Tenth, reconfigure the existing training and skills institutes such as TEVTA, skills development funds and similar initiatives to produce the human resources that are employable and are in demand and would be in demand in the future both within the country and overseas.

Eleventh, raise female labour participation rates from 25 to 40 per cent by public financial support for girl children from primary to high schools. Enhance the volume of scholarships for girls at college and university levels; introduce reservations in government service across the board with relatively high starting salaries along with daycare facilities at the workplace, flexible working hours and liberal maternity and earned leave.

Twelfth, reorganize the civil services by abolishing the artificial distinction between CSS cadre officers and non-cadre and ex cadre officers who are mostly specialists in their respective fields. The recruitment, training and career progression of the latter is being brought at par with those who are from the CSS . Positions in special higher pay scales MP and SPSS have been opened up to induct specialists into the Government. Many positions in the secretariat should also be earmarked for specialists.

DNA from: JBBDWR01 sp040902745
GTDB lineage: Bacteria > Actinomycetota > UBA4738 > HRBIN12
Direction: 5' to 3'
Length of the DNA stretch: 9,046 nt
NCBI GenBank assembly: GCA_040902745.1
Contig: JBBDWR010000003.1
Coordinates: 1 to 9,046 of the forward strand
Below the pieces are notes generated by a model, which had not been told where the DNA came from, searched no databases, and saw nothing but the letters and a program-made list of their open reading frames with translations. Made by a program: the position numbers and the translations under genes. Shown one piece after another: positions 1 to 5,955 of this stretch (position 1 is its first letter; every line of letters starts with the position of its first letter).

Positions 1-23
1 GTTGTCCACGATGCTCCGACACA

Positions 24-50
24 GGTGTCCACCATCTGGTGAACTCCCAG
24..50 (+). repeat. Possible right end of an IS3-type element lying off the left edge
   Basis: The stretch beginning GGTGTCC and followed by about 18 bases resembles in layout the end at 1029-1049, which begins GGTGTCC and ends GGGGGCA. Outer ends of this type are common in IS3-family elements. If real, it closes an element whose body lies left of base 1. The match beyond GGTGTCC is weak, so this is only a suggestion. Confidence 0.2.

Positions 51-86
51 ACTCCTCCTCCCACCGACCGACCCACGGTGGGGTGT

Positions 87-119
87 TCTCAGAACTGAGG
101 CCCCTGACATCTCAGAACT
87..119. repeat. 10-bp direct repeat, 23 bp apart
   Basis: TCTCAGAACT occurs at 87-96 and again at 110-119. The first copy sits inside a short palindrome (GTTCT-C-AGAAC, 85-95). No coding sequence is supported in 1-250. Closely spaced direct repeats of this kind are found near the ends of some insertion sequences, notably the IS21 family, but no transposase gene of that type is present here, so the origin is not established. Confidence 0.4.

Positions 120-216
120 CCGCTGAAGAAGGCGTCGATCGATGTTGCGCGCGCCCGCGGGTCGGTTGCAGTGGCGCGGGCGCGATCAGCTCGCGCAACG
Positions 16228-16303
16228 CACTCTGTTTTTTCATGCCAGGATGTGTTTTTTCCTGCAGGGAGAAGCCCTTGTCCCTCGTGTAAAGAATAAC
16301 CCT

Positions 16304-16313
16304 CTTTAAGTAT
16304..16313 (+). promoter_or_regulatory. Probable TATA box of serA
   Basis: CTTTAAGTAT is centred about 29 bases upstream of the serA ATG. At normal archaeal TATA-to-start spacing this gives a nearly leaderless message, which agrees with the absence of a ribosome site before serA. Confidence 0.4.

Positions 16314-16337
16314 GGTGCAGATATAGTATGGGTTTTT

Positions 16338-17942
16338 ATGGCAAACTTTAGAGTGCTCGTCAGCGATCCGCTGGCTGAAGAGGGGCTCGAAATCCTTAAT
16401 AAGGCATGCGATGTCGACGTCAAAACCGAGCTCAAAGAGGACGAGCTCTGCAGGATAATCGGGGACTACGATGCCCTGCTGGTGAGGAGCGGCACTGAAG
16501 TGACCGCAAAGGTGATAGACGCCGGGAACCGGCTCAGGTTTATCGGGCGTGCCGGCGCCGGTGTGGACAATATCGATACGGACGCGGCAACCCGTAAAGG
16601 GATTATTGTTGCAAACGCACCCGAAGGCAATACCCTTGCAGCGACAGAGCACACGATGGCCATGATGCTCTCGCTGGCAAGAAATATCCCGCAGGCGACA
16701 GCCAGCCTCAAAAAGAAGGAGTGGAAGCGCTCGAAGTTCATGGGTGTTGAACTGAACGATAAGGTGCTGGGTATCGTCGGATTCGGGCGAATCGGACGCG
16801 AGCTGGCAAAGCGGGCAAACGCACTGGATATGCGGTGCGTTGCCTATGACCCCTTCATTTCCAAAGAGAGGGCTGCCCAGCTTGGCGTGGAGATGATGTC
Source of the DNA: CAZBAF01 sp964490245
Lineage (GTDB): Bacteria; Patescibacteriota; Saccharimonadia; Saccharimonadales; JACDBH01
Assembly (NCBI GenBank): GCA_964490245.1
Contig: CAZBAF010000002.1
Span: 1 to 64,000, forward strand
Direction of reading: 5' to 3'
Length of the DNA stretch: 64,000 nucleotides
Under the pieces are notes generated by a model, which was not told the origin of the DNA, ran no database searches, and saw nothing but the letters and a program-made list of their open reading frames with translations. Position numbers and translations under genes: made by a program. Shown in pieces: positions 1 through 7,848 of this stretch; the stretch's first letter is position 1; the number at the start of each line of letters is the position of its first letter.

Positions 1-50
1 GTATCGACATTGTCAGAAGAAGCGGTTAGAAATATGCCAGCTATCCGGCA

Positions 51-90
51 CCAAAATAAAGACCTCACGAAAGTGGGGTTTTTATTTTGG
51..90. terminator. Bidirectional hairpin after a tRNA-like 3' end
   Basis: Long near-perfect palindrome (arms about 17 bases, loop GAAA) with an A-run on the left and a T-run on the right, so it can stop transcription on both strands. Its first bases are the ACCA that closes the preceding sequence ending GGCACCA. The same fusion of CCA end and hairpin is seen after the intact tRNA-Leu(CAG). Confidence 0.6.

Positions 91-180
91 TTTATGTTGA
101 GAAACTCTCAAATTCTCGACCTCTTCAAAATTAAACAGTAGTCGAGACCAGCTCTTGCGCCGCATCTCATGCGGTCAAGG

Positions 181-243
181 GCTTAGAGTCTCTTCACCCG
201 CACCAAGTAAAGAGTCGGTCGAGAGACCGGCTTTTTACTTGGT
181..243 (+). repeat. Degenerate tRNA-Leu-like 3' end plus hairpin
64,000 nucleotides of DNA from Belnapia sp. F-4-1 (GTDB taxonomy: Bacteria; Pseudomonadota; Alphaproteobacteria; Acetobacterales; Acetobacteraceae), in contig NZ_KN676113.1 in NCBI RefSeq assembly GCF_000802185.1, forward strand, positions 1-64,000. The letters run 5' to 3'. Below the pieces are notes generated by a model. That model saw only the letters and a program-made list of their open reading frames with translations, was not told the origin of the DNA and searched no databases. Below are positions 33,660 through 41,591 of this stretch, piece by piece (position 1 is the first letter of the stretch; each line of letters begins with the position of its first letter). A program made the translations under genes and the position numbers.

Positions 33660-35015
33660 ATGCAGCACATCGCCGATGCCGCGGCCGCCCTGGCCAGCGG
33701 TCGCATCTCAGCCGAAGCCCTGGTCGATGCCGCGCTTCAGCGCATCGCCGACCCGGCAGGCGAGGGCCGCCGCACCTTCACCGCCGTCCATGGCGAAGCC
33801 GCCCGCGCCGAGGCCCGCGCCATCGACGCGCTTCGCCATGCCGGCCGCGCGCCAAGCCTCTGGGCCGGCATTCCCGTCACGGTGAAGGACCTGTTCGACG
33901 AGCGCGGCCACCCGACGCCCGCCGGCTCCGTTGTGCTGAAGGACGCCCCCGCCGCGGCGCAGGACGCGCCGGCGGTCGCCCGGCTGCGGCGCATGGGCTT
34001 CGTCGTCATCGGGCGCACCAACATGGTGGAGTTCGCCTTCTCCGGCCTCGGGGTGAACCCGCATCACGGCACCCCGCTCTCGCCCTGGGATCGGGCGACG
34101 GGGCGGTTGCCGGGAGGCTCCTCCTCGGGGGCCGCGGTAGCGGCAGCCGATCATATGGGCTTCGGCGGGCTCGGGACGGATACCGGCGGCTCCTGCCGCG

Thirteenth, implement the Renewable Energy Policy and National Power Policy to move towards the goal of 60 per cent generation from solar, wind, hydro and nuclear sources and reducing the share of fossil fuels. Make the competitive market model work with multiple buyers and sellers with government-owned NTDC charging the wheeling charges. Deregulate gas pricing and unbundle SSGC and SNGPL.